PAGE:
Unicycle Giraffe is a balancing game that features a unicycle and a giraffe. Unfortunately for the giraffe, it attempts to ride said unicycle – not a comfortable state of being for the typical ungulate. It’s all very comical, though, as your giraffe wobbles left and right, before seconds later inevitably crashing to the floor in a tangle of legs and neck.
Despite being a one-note game, Unicycle Giraffe rewards mastery with the sheer thrill of staying seated for a few precious extra seconds. Rescuing yourself from very nearly overbalancing is fun, and extra risk comes by way of coins and bombs to tap elsewhere on the screen.
There’s little longevity, of course (short of ‘upgrading’ the animal with new hats and skins), but this one’s endearing, and always good for a quick blast.
Don’t Trip has you direct stompy feet through increasingly surreal terrain. You start off in a kitchen that could do with a tidy-up. Last long enough and you find yourself avoiding crazed vacuum cleaners decked out with knives and axes. Eventually, you end up fleeing from lava, splashing in swimming pools and walking in space.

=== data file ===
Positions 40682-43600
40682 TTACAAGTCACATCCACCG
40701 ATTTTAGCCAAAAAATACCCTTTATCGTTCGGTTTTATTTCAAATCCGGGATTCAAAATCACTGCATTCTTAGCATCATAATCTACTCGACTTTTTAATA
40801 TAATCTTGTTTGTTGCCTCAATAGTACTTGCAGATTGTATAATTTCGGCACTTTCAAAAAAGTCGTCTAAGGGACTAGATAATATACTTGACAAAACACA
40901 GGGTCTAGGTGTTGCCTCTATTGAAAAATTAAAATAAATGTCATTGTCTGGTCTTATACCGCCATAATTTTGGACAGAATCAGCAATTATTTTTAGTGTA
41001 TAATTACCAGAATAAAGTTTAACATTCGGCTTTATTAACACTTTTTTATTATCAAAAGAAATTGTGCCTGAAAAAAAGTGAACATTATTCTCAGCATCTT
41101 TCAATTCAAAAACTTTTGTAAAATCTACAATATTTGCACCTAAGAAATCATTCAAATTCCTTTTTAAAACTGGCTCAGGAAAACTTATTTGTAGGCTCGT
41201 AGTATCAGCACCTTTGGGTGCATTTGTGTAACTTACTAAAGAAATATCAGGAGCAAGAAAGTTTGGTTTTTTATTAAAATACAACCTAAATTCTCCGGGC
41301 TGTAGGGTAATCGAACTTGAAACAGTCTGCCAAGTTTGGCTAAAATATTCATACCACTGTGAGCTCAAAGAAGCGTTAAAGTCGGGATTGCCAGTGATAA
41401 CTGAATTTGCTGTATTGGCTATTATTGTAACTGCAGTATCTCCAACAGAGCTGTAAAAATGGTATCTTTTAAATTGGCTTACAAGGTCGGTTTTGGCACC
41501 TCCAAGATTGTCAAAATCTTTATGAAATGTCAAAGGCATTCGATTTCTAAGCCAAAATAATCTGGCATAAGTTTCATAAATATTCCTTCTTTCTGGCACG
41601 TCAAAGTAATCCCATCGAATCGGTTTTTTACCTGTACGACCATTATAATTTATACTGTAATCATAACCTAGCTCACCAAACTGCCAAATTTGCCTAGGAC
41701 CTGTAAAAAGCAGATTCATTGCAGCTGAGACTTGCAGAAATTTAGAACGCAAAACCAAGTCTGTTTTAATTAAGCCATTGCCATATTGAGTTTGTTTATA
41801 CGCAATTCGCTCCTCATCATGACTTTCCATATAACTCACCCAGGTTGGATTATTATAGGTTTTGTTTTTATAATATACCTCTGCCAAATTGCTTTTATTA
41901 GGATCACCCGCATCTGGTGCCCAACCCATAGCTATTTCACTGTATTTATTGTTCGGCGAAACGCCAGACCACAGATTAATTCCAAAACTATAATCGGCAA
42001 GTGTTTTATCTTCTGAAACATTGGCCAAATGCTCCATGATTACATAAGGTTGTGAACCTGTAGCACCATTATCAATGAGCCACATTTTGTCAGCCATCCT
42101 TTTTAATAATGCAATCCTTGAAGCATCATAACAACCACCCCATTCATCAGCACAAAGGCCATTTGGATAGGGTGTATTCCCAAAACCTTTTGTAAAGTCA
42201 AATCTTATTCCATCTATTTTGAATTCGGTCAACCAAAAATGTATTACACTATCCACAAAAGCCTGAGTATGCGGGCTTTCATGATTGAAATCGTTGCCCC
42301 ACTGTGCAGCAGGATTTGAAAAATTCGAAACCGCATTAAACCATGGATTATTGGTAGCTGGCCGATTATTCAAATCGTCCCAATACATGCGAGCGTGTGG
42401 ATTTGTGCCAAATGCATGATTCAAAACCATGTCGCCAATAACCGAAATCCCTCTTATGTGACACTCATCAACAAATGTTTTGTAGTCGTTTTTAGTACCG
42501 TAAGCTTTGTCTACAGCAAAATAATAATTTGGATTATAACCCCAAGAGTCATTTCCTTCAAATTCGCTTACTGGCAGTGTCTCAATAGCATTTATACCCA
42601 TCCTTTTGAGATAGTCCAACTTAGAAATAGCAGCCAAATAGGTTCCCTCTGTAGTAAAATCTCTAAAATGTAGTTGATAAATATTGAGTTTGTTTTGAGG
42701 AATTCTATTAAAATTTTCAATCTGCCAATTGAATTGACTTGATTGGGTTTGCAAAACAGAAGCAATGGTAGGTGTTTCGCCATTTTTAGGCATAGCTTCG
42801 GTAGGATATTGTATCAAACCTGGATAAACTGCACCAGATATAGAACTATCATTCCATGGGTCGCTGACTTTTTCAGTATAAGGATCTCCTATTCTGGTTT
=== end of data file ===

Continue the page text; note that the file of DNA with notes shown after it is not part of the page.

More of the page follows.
This all comes off as quite trippy, and that’s only exacerbated by the viewpoint and controls. Everything is zoomed in to the point you can barely see where to head, and the controls have you press the screen to plant a foot, and rotate your phone to find space for the next step. Don’t Trip! really is a game very much designed with mobile in mind – and it’s all the better for it.
Train Party is an arcade-oriented puzzle game designed for multiple people to play together. Between two and 12 people on the same Wi-Fi network do their best to keep the train on time, largely by laying down tracks in front of it. In order to avoid disastrous derailment, you must also figure out how to deal with roaming wildlife and a renegade track bomber.
There are two ways to play: collaboratively and competitively. In the former case, the train always heads to the player with the most complete track, so you can keep going for as long as possible. In competition mode, though, the train goes around devices in order, and the winner is the last person not to turn the 9:45 to Washington Union Station into a crumpled heap of twisted metal.